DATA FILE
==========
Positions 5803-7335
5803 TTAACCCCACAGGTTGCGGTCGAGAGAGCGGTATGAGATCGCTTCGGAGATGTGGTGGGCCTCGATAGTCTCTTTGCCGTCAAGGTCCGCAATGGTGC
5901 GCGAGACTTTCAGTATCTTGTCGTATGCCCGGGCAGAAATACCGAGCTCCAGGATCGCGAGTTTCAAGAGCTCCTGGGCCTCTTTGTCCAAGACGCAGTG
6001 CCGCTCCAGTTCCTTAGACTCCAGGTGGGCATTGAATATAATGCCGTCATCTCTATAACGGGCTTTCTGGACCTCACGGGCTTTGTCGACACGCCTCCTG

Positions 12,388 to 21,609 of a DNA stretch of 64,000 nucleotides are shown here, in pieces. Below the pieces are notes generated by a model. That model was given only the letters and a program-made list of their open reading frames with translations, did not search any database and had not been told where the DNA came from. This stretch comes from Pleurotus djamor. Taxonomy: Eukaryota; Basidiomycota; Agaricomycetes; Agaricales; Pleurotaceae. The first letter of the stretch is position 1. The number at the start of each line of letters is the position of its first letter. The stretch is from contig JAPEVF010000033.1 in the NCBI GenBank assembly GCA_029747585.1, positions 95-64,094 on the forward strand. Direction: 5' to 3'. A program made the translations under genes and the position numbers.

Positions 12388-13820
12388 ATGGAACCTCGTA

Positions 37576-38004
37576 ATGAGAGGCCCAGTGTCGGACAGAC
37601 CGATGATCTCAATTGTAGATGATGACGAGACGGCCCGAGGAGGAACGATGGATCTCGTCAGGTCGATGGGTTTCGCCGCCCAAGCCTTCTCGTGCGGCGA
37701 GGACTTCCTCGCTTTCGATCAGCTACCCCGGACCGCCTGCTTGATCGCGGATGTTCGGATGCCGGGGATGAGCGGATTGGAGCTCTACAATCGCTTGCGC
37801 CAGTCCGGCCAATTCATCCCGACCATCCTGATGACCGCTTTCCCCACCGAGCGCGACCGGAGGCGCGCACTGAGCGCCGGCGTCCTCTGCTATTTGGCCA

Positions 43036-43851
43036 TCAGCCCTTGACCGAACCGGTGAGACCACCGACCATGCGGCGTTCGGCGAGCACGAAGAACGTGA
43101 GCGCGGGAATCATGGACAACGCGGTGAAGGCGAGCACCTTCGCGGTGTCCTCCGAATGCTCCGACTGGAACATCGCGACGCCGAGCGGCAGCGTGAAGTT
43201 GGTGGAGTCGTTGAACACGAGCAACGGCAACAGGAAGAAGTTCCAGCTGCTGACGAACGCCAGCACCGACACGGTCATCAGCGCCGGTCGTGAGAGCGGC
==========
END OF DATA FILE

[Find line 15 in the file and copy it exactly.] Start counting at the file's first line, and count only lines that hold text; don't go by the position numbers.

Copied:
43101 GCGCGGGAATCATGGACAACGCGGTGAAGGCGAGCACCTTCGCGGTGTCCTCCGAATGCTCCGACTGGAACATCGCGACGCCGAGCGGCAGCGTGAAGTT